Instead of engaging with the issue of whether the church should assist in bringing its abusive priests to justice (in the judicial system), you have focused on excommunication and added the obvious qualification that priests should be assumed innocent until proven otherwise. Of course! I personally don't really care whether pedophiles are allowed the title of priesthood since I don't consider that to be any kind of authority or badge of honour. What I care about is protecting children and for that reason pedophile should not be allowed any position in which they are responsible for children. That includes priesthood. Another thing I care about is how ordinary Catholics can justify their continued association with and support of the Catholic church when it has shown itself to be utterly morally bankrupt and a danger to children by its complacency towards abuse. I expect my follow human beings to reflect on and be able to justify their actions and non-actions morally, and if unable to do so satisfactorily, to change their behaviour. Outright rejection of the church and the Pope would become Catholics very well. It seems only reasonable to me. I have seen very few serious attempts to do this by any religious group and your personal contributions have, so far, completely ignored this issue.

If you want to "keep your mind active", as you say, how about considering these questions instead of worrying about how other people express their views? I am personally able to do that for myself without your help.

Tue, 21 Sep 2010 11:04:40 UTC | #522570

Go to: More than 10,000 people take to the streets to protest against pope

godskesen's Avatar Jump to comment 68 by godskesen

Comment 67 by Ignorant Amos :

Why are we surprised that this Catholics views fall into line with his sick and twisted religious heroes....they are all suffering from brain rot and don't have what a normal civilised human being has to be able to see what is endemically wrong with his "fucked" up position. Which is the ability to look at the evidence...and come to a rational conclusion.

Are we surprised? :-)

I'd say that the disordering of value priorities of the kind spmccullagh displays is a good example of why children should not be taught to be afraid of their own thoughts and feelings. Clerics take everything a human being could possibly hold dear hostage by telling the wee ones that they can only have happy and worthwhile lives with friends and loved ones if they believe what they're told and repress all their questions and critical thinking. It's sad. Like, really sad.

But good on you, Ignorant Amos, for calling spmccullagh on his bullshit use of the Orange Order. It wasn't until after the edit-window had closed that It occurred to me that it was possibly an instance of the Catholic persecution complex and definitely a threatened ad hominem by association... and so I decided to let it slide. I guess my Catholic-Bullshit detection device must be off today.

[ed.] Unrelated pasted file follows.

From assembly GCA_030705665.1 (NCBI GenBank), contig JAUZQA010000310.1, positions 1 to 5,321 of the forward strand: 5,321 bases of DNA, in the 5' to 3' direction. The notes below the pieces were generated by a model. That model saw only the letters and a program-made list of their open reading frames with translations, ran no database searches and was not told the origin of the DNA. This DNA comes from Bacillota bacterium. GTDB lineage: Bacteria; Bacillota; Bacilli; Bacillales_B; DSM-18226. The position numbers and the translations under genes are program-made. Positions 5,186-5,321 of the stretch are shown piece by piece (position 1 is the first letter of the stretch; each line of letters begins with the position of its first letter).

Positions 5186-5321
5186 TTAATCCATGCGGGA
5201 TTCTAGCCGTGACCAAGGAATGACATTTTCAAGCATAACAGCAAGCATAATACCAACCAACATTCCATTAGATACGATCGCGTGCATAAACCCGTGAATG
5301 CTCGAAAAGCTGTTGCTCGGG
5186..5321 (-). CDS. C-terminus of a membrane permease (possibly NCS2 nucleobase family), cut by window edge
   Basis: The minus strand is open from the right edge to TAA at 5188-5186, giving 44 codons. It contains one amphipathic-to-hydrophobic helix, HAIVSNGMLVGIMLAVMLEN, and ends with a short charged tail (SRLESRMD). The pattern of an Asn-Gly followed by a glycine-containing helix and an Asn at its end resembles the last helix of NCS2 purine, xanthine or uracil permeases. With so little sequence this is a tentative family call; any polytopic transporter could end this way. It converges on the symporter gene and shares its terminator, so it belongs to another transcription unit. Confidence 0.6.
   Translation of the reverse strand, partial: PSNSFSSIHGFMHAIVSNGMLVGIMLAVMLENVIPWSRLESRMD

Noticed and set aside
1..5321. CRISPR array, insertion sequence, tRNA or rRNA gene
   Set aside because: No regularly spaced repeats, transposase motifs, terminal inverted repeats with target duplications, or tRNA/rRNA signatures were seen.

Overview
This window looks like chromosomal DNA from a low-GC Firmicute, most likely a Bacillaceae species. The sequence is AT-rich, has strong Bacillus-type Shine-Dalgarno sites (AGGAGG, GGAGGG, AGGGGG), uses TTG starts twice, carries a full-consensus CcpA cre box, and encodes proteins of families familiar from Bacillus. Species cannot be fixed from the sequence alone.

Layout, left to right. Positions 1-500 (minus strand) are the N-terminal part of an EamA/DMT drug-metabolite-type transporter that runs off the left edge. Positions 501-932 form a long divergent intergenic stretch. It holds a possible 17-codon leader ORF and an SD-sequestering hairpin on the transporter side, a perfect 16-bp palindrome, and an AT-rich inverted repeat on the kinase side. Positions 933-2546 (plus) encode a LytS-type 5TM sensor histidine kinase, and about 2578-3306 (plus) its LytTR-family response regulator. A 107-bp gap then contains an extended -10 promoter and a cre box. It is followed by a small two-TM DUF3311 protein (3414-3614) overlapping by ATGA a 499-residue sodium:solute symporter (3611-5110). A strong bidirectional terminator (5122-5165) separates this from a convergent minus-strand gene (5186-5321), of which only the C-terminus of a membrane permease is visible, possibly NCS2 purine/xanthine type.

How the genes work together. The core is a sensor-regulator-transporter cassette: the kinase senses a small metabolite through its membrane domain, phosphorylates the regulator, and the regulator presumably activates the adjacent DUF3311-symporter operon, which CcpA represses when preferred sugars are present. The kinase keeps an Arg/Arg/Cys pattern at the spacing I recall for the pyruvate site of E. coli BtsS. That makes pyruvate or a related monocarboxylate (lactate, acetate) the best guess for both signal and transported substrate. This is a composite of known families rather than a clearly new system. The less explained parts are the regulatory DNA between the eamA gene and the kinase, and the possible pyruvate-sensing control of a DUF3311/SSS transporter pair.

Mon, 20 Sep 2010 18:41:25 UTC | #522121

Go to: More than 10,000 people take to the streets to protest against pope

godskesen's Avatar Jump to comment 63 by godskesen

@ spmccullagh:

"Fuck the Pope, not children" is a good slogan, crude as it is.

Am I reading this right, or is this some kind of mistake you'll no doubt retract?

Yes, you're reading it right, and no, I won't.

The issue here is that statements like that are not those of someone intellectual - language of that nature is not helpful. If you are claiming to come from a rational stance you need to demonstrate that in your demeanour. The only other people I've ever heard chant "Fuck the Pope" are Orange Order and associates around July 12th - and by acting in the same manner you risk being tarred with the same brush.

What a weird position you hold. Being intellectual isn't a matter of not using swear words. It's a matter of reasoning well and communicating one's thoughts honestly. Not being British I know very little about the Orange Order but I think I'll risk you considering me (or atheists in general) "tarred". Religious people tend to give lousy advice to atheists (and women, gays, lesbians, bisexuals, transgender people, people of other races, political opponents, and so on) and anyway, I can see nothing wrong with what I actually wrote.

You have to admit though, chanting what was being chanted is not the mark of an intellectual crowd. I get that there's negative emotion, and when it comes to those who have experienced abuse at the hands of Catholic Priests I completely understand it. But not everyone there was the victim of abuse.

No, I don't have to admit that. An intellectual crowd might chant whatever. The reasoning it uses to reach a position of either approval or disapproval is what makes it intellectual, not words it uses to express the views in question. Further, are you saying that people who have not been abused should not feel or express negative emotion, or only very little emotion? That's awfully close to trivialising the abuse of children, I would say. I express the feelings I do towards religious leaders because of the sympathy I feel for the victims of very serious abuse and oppression. You, on the other hand seem more concerned with profane language - just words.

Are you implying that those with beliefs have no intellectual ability? Further who are you to decide on the beliefs of others? You are perfectly entitled to have no beliefs regarding God.

No, I'm not, and neither am I trying decide anything of the kind. I'm saying that on intellectual (or rational, philosophical, or scientific or whatever) grounds religious beliefs are extremely likely to be wrong and quite a few particular religious beliefs can be shown beyond any doubt to be false. All people ought (in an epistemic sense) to recognise this.

Mon, 20 Sep 2010 14:54:07 UTC | #521989